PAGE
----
3. Special regulations on private lands
If you’re a public land hunter, no doubt you’ve run into some confusion before regarding special regulations for public and private lands. Almost every state has some in some form or another. For instance, some parts of Michigan offer extra opportunities for antlerless deer tags on private land sometimes.
In Indiana this upcoming season, deer hunters will be able to utilize rifles on private land. But public land hunters will still be limited to shotguns. This means if you’re hunting public land next door to private, the hunters on the other side of the fence have a potential firepower advantage.
Sometimes the private land hunters get extended or extra seasons public land hunters do not. What’s up with that?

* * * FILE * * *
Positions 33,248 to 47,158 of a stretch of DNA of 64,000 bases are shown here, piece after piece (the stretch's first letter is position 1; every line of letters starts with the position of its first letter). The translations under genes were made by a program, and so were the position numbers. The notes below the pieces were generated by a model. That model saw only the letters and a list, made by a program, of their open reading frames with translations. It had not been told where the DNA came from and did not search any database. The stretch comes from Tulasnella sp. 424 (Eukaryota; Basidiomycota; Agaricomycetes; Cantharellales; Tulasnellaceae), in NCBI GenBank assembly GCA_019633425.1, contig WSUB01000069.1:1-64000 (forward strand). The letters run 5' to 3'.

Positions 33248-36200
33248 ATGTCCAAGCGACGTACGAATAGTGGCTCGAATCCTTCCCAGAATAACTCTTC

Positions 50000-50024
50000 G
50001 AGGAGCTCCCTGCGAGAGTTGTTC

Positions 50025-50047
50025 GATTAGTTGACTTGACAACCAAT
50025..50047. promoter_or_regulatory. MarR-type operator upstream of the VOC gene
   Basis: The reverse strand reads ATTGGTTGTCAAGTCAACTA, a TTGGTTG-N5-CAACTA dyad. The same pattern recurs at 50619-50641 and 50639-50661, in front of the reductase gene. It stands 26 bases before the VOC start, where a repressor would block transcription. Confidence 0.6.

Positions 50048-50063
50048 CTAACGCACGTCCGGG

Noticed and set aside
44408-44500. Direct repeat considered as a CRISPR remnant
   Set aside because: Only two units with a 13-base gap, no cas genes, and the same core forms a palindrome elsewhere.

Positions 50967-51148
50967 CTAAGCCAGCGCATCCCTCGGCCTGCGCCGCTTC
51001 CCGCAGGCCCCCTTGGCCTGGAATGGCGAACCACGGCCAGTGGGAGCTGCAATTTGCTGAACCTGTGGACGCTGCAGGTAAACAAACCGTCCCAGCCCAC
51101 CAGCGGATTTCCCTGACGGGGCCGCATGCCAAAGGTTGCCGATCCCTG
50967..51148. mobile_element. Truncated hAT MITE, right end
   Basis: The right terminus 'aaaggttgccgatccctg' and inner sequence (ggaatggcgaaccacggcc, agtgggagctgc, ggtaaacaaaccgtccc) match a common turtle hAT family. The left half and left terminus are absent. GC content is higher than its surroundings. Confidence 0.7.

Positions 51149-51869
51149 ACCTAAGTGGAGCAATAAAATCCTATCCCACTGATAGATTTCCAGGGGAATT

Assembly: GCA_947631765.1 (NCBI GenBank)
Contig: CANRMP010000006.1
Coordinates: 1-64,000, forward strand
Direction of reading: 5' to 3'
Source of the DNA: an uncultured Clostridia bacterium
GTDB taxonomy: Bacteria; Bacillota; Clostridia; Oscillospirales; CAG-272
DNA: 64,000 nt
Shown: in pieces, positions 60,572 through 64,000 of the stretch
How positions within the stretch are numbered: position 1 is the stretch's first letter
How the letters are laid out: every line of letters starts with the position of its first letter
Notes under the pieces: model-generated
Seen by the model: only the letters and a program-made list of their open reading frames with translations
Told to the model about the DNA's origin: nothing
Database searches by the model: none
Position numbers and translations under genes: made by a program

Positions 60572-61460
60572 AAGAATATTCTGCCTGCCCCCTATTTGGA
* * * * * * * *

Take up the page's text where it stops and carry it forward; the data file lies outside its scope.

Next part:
At times, it just doesn’t seem fair the extra little opportunities the private land hunters get while you’re still trying to fill the freezer for the season.
4. Scouting public land and finding signs of hunters
Nothing is more frustrating for the public land hunter than finding a bunch of great deer sign on a well-traveled pathway and then turning around and seeing someone’s freshly placed stand 30 yards away. It means someone else has already beaten you to the punch.
You’re not rude, so you move on to other areas but find signs of hunters near all the great deer sign there too. The one corner of public land you find that isn’t plastered with signs of hunters also has no deer sign so you drive away frustrated.
Ah, the joys of public land hunting.
5. That ONE guy on public land – you know the one I mean!
You’ve done your homework. You’ve scouted out a spot on public land for opening day of firearm deer season that looks perfect. Deer sign is everywhere and there are no signs of other hunters anywhere nearby. It looks like you’ll have the place to yourself on the big day.